The doorbell rings and waiting at the front door are FDA inspectors... What do you do? First, welcome them in. Second... DON’T PANIC!
Unless directed “For Cause”, FDA visits are routine inspections used to assess your lab’s compliance with applicable regulations and to verify the quality and integrity of your study data.
DO: Ensure your facility and staff are following GLPs and company SOPs
Standard Operating Procedures (SOPs) are written outlines of the steps an individual or group must take to perform a task without variation and should address GLPs, quality and safety. SOPs that aren’t clear or consistently followed could potentially result in unexplained variations or misinterpretation of information.
DO: Create a culture of GLP importance and understanding in your organization
Preparation is the key to a good FDA visit outcome and creating a culture of GLP knowledge and compliance means your organization will be audit ready at all times. Constant readiness makes having Corrective Actions Preventive Action (CAPA) plans in place to identify, document, analyze and correct problems essential to monitoring compliance.
DO: Review the GLP questions and answers document
It’s not always clear how GLPs may apply to a particular situation in your lab. Reviewing the GLP Questions and Answers - Guidance for Industry document can help clarify specific questions you may have. According to the FDA, this document “consolidates all GLP questions answered by the agency during the past 2 years, clarifies the questions and answers as needed, and relates the questions and answers to the specific pertinent provisions of the GLPs.”
DO: Review all SOPs and audit your facilities annually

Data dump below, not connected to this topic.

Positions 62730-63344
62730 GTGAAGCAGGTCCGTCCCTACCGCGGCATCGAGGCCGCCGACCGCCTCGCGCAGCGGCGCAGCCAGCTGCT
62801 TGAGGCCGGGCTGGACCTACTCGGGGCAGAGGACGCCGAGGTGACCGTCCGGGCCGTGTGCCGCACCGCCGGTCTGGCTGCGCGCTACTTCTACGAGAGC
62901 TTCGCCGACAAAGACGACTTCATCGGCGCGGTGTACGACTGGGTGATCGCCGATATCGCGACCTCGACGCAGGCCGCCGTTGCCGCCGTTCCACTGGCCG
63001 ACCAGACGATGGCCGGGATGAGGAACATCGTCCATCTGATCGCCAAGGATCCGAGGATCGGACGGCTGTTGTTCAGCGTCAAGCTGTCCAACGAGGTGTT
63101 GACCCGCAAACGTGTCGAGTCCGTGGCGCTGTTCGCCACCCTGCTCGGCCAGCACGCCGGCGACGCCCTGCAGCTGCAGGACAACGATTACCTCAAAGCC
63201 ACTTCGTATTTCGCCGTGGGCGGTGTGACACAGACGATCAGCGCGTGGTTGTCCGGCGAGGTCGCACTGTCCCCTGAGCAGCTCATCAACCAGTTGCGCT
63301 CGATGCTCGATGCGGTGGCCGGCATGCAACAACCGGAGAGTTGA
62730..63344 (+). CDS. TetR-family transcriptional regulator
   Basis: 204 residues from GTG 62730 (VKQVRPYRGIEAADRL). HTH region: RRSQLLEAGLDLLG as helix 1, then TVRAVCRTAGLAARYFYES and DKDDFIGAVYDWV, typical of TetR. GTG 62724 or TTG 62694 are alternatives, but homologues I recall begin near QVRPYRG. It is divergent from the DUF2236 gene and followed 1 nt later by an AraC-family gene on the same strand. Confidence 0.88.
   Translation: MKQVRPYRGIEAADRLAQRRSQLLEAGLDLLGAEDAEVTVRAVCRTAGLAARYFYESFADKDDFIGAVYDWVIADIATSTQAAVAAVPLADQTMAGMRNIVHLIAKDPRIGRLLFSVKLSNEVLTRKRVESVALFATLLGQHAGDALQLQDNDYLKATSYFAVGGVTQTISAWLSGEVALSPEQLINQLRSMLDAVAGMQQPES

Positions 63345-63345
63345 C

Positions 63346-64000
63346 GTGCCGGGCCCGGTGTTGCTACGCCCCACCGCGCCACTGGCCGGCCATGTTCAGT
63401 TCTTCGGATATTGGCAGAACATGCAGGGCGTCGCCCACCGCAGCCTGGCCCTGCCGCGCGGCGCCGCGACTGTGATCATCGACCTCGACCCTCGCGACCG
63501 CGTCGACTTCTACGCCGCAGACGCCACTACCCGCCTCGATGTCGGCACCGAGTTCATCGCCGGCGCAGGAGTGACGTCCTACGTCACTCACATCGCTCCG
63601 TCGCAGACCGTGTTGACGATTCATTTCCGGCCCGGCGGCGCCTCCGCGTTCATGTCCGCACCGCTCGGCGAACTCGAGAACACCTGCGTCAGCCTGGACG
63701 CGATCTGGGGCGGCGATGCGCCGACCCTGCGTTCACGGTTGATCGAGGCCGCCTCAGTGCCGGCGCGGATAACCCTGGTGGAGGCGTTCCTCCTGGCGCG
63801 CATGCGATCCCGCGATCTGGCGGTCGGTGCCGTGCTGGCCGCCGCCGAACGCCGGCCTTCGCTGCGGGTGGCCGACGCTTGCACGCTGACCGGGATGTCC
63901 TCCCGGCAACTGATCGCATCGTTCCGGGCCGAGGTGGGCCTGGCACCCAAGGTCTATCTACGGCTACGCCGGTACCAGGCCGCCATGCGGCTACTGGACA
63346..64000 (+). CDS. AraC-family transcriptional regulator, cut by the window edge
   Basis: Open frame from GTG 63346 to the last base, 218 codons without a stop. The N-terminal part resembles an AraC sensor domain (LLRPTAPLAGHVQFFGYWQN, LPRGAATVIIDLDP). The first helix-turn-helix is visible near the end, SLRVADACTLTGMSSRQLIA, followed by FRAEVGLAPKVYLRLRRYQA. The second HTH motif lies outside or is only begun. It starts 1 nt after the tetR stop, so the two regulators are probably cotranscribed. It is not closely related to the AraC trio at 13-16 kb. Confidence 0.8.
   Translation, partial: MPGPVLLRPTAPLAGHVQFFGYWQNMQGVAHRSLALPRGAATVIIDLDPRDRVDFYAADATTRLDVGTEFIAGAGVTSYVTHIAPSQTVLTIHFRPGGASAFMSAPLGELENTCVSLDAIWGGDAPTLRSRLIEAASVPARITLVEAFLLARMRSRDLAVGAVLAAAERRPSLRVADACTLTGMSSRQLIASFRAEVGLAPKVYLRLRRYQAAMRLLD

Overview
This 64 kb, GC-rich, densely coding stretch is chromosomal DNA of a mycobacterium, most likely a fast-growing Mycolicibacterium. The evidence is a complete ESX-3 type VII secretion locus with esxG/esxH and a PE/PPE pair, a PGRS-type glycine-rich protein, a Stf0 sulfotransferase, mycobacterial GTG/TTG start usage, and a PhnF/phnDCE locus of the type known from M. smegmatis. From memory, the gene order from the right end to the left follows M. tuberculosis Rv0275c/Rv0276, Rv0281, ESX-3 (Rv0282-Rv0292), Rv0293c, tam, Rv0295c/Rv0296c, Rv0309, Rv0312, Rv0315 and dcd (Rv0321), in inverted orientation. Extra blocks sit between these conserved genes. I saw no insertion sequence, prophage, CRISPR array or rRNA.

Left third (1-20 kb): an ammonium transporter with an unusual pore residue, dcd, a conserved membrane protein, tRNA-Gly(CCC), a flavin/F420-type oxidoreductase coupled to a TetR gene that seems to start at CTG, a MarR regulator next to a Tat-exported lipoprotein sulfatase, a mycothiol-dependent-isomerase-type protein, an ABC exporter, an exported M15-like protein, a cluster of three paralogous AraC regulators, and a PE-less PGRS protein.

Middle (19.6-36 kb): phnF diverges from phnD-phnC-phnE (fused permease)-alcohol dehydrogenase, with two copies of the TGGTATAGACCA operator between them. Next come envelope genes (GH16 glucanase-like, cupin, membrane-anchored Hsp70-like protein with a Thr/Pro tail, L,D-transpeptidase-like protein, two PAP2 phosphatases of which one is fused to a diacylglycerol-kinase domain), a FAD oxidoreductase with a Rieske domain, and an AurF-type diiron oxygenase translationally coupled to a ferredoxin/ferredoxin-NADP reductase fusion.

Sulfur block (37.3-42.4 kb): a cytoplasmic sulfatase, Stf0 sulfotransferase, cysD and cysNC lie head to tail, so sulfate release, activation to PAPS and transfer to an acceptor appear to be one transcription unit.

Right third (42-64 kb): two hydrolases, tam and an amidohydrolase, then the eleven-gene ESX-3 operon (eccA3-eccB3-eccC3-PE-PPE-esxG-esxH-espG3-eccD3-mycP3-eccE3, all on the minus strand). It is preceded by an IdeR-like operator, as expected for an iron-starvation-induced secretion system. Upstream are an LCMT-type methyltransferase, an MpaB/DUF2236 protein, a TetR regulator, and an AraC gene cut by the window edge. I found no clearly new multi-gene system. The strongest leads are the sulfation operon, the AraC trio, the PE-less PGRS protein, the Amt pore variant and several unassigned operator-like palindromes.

When SOPs and facilities are internally audited by a qualified quality assurance professional, problems can be minimized or avoided. By having your Quality Assurance Unit (QAU) take a proactive approach to auditing your facility, the findings below can be easily avoided:
- Failure to follow protocol.
- Equipment not maintained properly.
- Master Schedule not prepared and filed appropriately.
- Substandard recordkeeping.
- Forms with missing signatures, initials or dates.
- Employee training files not prepared or are incomplete.
DON'T: Lie to employees or inspectors
Lying to an FDA inspector or telling an employee to lie to an inspector can haveserious consequences. If you find yourself in a sticky situation or the line of questioning makes you uncomfortable, the following tips are helpful:
- Try to remain positive and confident.
- Listen to the question carefully.
- Take your time, request a moment to think.
- Ask for clarification if needed.
- Don’t volunteer unnecessary information, answer only the question being asked.
- Do NOT argue with inspectors.
- No guessing - It’s okay to say “I don’t know” or “I’m not sure about that.”
FDA visits are no fun. However, these inspections don’t have to become a major source of frustration. Following these do’s and don’t will get your histology lab well on its way to a clean FDA audit.